The events in Ukraine over the past 10 days have been unsettling and worrying, to say the least. Conflicts such as this are unfortunately not a new phenomenon, but this one has drawn particular attention from Canadians due to our membership in NATO. As I watch the news, there is too much agony for me to process. I know that some members of our community have friends or family in the region or have Ukrainian or Russian heritage; if this includes you, my heart goes out to you.
Hundreds of thousands of innocent people have been subjected to the fear and destruction of war, senselessly and without provocation. Ukrainians of all ages have been called upon to be courageous -- not because they want to, but because they have no choice. The English word “courage” comes from the Latin root “cor,” meaning “heart.” The Ukrainian people are demonstrating acts of fortitude of the heart as they protect their homeland, their families and their communities.
My hope is that the aggressors will lay down their weapons, peace will be restored and the vulnerable people of Ukraine can return and rebuild. In the meantime, many of us are summoning our own courage to process this news and what it means, both for Ukraine and globally.
As disheartening as the news of Russia’s invasion has been, seeing so many people eager to help has helped me to retain my faith in humanity. One of my dear friends is Head of School at the American International School of Bucharest in Romania; many of his students are Russian or Ukrainian, and students and staff at his school are working together to prepare to welcome an influx of Ukrainian refugees into their community. Meanwhile, Marek Mahdal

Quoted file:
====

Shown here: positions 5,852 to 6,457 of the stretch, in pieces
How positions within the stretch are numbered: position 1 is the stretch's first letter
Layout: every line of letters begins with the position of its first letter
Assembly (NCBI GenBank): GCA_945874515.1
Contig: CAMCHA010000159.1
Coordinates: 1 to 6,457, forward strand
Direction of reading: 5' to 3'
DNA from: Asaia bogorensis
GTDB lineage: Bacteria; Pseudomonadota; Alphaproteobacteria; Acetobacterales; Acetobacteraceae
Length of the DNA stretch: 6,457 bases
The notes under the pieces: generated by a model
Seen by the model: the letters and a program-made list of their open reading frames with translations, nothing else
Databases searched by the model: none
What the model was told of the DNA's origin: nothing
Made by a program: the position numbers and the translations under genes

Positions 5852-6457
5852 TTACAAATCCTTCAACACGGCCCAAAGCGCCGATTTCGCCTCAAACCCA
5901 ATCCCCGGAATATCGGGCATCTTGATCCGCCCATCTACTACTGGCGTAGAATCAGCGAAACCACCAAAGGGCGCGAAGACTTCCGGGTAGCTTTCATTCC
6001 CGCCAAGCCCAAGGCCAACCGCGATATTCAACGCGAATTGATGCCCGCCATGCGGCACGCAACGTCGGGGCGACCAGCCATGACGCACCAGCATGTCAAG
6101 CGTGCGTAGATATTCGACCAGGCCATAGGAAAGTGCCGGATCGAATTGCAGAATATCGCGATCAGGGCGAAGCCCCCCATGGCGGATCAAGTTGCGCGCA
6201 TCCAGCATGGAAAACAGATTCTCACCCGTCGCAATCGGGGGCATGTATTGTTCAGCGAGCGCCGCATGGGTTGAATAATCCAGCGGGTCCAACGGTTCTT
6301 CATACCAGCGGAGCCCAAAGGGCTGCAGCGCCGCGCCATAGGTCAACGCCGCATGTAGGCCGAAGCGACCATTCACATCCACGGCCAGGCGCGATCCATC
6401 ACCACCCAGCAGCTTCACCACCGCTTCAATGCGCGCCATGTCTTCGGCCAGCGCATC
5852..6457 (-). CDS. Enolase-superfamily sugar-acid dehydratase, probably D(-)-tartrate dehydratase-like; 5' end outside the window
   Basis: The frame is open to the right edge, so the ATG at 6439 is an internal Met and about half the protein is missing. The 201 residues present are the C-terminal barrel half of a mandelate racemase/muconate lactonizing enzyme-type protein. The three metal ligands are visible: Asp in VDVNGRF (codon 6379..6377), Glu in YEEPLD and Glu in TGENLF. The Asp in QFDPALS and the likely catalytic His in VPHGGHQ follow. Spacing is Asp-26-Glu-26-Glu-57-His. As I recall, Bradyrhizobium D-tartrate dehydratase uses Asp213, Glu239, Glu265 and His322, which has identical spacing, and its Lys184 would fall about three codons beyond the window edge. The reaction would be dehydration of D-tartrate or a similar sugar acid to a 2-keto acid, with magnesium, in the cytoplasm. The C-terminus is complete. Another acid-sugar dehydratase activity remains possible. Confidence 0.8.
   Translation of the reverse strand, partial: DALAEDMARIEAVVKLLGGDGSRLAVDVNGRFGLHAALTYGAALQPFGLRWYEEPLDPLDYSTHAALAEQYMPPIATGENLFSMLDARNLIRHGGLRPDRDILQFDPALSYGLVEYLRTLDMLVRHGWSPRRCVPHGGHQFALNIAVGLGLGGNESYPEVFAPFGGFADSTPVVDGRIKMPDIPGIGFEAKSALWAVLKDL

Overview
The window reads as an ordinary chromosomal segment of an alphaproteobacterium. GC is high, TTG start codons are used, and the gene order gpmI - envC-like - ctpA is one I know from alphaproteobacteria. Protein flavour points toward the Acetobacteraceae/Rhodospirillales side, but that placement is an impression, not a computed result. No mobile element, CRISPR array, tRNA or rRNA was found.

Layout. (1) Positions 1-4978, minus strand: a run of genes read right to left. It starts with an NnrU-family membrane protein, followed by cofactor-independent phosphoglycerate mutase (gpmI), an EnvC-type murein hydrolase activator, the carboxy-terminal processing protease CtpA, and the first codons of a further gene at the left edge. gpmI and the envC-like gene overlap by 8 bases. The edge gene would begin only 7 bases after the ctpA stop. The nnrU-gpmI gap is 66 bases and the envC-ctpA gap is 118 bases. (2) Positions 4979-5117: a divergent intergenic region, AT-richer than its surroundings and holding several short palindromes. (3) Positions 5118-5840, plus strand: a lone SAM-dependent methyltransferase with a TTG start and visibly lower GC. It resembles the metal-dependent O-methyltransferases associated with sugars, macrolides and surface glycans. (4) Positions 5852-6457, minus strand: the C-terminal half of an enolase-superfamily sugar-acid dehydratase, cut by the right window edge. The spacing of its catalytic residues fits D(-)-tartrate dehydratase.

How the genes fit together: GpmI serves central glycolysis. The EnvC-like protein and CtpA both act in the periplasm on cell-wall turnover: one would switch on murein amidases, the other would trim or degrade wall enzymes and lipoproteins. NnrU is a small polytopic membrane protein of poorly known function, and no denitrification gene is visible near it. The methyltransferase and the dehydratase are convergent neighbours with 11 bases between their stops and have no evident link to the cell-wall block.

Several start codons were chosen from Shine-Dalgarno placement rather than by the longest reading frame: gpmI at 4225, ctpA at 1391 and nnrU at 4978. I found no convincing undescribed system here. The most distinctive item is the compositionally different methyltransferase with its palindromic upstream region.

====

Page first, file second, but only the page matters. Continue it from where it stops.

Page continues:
, a 22-year-old student, drove 770 km from Prague to the Ukrainian border with two friends to offer refugees rides and help finding food, shelter and work.
While the events in Ukraine are much bigger than all of us, we each have the power to contribute to the greater good in small but meaningful ways. This article from The Globe and Mail contains suggestions
on how you can help, from supporting a verified fundraising campaign to researching your news sources and avoiding the spread of disinformation. You may find that doing so also boosts your overall well-being -- an amazing thing about the human spirit.
When we’re faced with events that are both scary and out of our control, we sometimes need to borrow strength or seek comfort from others, and that’s not only okay, but encouraged. There is no shame in asking for help when you need it. I am grateful to Greenwood’s Jack Chapter, who are providing opportunities this week for students and staff to learn more about the importance of caring for our mental health this week and teaching us how to do so. In prioritizing self-care, we can find strength.
Be well, and I know you join me in wishing for peace to be restored.